Thursday, July 09, 2015

I Just Ran 100 Miles in My Apple Watch
         and Here's What Happened

CMO at HireVue
World's Best Teams 
Jul 8, 2015

I just got my Apple watch and figured what better way to get acquainted than busting a hundy in it. The Keys 100 ultramarathon is an individual footrace from mile marker one hundred on Highway A1A in Key Largo down to the Southernmost point of the continental United States in Key West. The route dividing the Atlantic Ocean and Gulf of Mexico is an epic journey in and of itself. In addition to the milage and salt air from crossing more than 30 bridges, temperatures reach upwards of 100 degrees, providing the ideal testing ground for the latest toy from Cupertino. Plus, what better way to get familiar with the new wearable than spending a consecutive 22 hours and 52 minutes with it?

Here’s what I learned:

It’s a smart-fit-watch. In a nutshell, this is exactly what it is - a mashup of a smartphone, watch and fitness band - all in one. Ok, you still need your iPhone connected for a number of things. I get it. But from making calls and texts to checking meetings and social BACN - all while getting your miles in - it’s like having the information and capabilities of all three devices available at the flick of the wrist. That’s what it is.

Shake n’ bake - it’s durable. 22 hours of movement and 100 miles of sun, sweat, salt and sunscreen were no problem for the watch. I thought the heat from the tropical sun - Key West is just 90 miles north of Cuba - might overheat the watch like it does my iPhone. I live in Florida and 3 minutes of direct sun is typically enough to temporarily brick the phone. The watch didn’t overheat and surprisingly never got warm on my wrist, despite 12 hours of direct sunlight and temperatures in the 90’s. And battery life was fine - 23 hours with no warning.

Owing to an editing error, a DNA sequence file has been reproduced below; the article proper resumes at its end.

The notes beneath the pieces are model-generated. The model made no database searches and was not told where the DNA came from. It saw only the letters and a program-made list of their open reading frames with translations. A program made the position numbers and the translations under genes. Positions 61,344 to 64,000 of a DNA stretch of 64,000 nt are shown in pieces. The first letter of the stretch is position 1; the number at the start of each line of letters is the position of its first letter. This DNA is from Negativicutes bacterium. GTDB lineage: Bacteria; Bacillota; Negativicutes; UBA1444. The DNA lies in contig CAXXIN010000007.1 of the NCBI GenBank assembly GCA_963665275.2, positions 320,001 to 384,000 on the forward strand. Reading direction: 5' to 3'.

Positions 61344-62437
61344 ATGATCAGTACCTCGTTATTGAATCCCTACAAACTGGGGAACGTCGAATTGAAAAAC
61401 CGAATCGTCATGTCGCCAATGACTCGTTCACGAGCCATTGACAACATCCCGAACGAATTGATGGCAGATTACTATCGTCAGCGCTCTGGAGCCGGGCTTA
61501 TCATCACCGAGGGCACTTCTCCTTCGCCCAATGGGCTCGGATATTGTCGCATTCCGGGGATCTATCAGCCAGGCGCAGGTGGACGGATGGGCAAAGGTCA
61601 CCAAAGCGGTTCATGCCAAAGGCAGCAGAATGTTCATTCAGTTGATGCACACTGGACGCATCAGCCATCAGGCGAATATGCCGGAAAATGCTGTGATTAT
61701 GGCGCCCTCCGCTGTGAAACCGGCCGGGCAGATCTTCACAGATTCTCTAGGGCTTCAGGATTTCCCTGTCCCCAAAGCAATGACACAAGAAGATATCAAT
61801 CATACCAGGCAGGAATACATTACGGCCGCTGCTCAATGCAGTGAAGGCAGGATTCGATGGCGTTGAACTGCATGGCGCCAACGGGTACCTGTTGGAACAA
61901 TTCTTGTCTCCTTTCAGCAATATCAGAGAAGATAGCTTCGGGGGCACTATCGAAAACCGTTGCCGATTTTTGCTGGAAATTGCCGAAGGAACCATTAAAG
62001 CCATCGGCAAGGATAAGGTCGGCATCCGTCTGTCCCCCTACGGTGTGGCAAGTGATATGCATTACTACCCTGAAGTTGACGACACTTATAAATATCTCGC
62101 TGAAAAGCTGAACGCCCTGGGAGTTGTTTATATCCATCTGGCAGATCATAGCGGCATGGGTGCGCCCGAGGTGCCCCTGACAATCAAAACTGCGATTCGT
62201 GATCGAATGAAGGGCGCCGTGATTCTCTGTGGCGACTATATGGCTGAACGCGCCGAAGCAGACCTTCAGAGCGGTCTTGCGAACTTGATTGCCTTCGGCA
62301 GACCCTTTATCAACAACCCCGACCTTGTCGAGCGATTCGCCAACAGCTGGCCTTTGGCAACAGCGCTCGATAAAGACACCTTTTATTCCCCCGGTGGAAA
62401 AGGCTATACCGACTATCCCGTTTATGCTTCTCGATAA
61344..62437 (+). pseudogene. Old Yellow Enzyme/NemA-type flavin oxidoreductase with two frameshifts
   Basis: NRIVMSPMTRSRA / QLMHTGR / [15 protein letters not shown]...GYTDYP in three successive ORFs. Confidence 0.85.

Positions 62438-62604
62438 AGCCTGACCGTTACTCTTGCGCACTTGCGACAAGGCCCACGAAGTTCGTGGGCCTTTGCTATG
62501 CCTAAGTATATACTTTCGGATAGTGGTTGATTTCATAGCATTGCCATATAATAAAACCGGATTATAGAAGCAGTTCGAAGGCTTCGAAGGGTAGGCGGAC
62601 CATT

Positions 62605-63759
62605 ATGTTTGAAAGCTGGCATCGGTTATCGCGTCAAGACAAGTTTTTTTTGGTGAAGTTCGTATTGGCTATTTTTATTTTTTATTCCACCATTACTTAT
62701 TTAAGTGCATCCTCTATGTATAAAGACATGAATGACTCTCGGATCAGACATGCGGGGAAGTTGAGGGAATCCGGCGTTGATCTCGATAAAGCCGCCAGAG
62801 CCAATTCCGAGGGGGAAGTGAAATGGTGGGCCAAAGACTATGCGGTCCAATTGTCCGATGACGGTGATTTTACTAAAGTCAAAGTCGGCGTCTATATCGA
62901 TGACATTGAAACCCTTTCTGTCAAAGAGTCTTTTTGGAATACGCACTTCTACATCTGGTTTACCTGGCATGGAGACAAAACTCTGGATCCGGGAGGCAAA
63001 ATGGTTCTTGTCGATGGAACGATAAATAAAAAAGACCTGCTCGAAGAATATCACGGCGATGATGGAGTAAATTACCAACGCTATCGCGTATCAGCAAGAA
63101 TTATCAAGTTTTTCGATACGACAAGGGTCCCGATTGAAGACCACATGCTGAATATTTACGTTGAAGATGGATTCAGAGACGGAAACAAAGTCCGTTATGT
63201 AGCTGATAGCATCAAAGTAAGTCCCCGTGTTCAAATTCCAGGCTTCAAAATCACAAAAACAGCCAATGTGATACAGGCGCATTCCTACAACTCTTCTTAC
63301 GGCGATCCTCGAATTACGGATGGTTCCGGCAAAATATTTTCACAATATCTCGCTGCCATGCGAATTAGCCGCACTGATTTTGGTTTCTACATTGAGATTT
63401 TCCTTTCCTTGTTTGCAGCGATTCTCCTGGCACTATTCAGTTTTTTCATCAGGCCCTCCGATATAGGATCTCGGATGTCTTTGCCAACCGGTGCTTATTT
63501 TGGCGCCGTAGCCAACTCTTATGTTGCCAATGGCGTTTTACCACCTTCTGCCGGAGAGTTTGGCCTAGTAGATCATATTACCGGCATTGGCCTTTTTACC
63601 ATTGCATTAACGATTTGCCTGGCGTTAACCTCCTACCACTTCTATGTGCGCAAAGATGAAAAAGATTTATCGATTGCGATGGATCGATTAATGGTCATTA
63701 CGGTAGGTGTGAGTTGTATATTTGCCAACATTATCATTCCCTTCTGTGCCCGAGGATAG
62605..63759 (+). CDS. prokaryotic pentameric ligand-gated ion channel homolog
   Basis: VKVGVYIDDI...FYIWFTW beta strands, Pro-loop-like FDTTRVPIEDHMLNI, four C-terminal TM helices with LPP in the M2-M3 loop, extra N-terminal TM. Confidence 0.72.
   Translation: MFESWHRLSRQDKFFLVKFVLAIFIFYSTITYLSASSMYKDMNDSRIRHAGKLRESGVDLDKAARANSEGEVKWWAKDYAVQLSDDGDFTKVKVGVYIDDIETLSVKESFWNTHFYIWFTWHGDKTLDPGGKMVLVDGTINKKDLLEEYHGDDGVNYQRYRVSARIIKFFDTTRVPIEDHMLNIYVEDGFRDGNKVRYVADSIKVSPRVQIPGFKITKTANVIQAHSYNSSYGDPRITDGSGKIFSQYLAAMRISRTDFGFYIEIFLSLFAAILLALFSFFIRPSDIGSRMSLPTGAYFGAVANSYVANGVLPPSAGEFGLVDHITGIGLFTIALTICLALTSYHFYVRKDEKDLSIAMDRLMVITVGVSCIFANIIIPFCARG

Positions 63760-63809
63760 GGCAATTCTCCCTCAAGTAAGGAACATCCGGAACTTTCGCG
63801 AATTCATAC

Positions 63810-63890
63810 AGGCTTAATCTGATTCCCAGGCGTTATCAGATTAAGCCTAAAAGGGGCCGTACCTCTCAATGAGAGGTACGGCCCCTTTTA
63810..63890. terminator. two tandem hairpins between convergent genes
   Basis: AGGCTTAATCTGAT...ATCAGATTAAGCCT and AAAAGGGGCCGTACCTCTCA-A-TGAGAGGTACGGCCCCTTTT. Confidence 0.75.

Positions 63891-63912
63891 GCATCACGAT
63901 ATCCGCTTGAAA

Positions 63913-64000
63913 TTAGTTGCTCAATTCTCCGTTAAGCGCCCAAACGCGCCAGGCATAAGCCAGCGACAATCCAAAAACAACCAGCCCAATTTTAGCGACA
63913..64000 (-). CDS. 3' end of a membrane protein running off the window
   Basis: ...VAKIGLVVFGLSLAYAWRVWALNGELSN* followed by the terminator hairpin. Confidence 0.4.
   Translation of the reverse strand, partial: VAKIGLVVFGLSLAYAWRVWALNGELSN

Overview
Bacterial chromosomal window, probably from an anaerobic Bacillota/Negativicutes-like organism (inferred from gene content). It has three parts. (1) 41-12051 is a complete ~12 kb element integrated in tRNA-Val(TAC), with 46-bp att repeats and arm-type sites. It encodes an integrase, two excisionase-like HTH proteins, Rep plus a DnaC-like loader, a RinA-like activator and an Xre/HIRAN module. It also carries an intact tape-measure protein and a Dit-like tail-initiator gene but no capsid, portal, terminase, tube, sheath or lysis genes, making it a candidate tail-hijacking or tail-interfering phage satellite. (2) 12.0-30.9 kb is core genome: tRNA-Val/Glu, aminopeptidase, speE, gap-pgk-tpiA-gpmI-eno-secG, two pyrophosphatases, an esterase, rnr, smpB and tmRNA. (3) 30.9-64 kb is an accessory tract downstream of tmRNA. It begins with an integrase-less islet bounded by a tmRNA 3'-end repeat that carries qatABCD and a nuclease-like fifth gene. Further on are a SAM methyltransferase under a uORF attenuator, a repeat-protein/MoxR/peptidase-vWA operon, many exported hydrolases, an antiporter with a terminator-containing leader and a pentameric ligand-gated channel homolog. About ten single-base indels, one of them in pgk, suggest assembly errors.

Feels good, nice fitting. Most of the wearables I’ve tried have been clunky. I have about a dozen watches and have run through six Garmins over the years. We all know Apple can put out good tech, but a wearable? I was reluctant that Apple could nail the design and produce a watch the feels like a… well, watch. The Apple Watch is surprisingly comfortable. It actually fits and feels better than most of my real watches. And it's definitely more lightweight and comfortable than any Garmin I’ve owned. I barely noticed the feel of it during the run - a good thing.

It’s safer, and liberating. Social BACN, text messages, phone calls, calendar reminders - even HireVue new digital interview notifications - are all syndicated from your phone, making it much easier and safer to keep a pulse on what's going on "at a flick.” Consider before: Buzzzzz. Pull out phone. Unlock phone. Butterfingers? Try again. Troll through your phone: “you’ve been retweeted.” Doh! Put it away. Repeat entire process in 5 minutes. This is a distraction in a board meeting, yet alone while running, trying to make sure you don’t trip and fall all over the pavement (yes, that’s happened).  And now after: the simple watch vibration makes it easy to just flick the wrist and see that retweet, calendar notice or new Facebook invite you’ve been waiting on. One second and and 0 clicks, instead of about ten.